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Midterms' Biggest Winner: Asia
09/30/2010 11:29 am EST
Yiannis G. Mostrous, editor of Silk Road Investor, says the midterm elections should help push stocks higher, but emerging markets, especially in Asia, should perform the best.
Stocks traditionally perform well during US midterm election years. With the Republican Party likely to win a [large] number of seats in both chambers of Congress, investor sentiment towards the stock market and taxes should shift.
The current political and social climate is similar to what we saw in 1994, when Republicans rode a wave of dissatisfaction in the electorate to win 52 seats in the House of Representatives and nine in the Senate. Then, as today, the president’s approval rating had fallen and Congress was deeply unpopular with the public. The result was a congressional changing of the guard and a robust stock market.
We believe the US economy will not experience a double-dip recession this year, though growth will slow. We expect a “soft landing” outcome that, coupled with incremental economic growth, can create a favorable climate for equities at the end of the year. Furthermore, investors are generally underweight equities and will have to purchase stocks should markets continue [their recent] upward trend.
The US export sector and economy will continue to benefit from growth in emerging markets. According to the US Census Bureau, the share of US goods going to countries beyond the traditional destinations of Europe or Japan rose to 73% from 69% over the past five years.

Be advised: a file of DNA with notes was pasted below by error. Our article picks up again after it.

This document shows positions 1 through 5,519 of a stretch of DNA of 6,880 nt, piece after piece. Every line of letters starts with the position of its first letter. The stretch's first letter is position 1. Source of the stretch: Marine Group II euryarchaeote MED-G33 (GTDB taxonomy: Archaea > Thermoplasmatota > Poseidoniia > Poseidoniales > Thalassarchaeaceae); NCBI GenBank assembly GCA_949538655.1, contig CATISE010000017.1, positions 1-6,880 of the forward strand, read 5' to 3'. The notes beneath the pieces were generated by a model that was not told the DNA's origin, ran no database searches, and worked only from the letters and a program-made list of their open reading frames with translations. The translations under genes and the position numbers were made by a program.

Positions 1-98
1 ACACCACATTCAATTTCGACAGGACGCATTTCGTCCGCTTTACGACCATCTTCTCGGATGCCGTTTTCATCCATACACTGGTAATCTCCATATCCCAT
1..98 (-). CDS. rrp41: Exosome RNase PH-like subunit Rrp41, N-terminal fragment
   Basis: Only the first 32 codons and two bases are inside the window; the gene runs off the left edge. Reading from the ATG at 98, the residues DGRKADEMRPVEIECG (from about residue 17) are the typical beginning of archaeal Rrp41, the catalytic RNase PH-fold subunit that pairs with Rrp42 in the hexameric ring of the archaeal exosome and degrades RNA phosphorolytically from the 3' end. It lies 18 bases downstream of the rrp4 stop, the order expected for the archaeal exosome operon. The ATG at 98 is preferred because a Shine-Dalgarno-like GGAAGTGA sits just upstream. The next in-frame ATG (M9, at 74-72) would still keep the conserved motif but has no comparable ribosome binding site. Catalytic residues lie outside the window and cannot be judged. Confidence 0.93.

US-based investors should consider allocating more funds to emerging markets, paying special attention to opportunities in Asia [outside] Japan. The region remains undervalued relative to global markets, but it won’t be overlooked for long given its strong fundamentals.
Private-sector debt in Asia (except for Japan) is at 77% of GDP, versus the 160% in developed economies. Government debt in Asia is at 32% of GDP, compared to 117% in developed economies.
Fixed-investment spending growth in Asia has been extremely strong this year, rising 14% even if you exclude China and India. Investment spending is the key growth driver for many Asian economies. Finally, Asian currencies remain undervalued, and while a spectacular appreciation is unlikely, they will continue to inch higher, thus enhancing returns in US dollar terms.
For the past five years the MSCI Emerging Markets Index has outperformed the Standard & Poor’s 500 index by about 80%. An even more painful statistic for S&P acolytes: Over the past ten years, the MSCI EM has outperformed the S&P 500 by 150%.
By virtue of their superior economic growth prospects, emerging markets will continue to perform better than their developed counterparts for some time.
Investors face a new reality that requires stepping outside the traditional sandbox of domestic equities. Many investors have already made the jump: Inflows to emerging markets have increased since the credit crunch abated in the beginning of last year.
iShares MSCI BRIC Index (NYSEArca: BKF) offers exposure to the four biggest emerging markets—[Brazil, Russia, India, and China, the BRIC countries].
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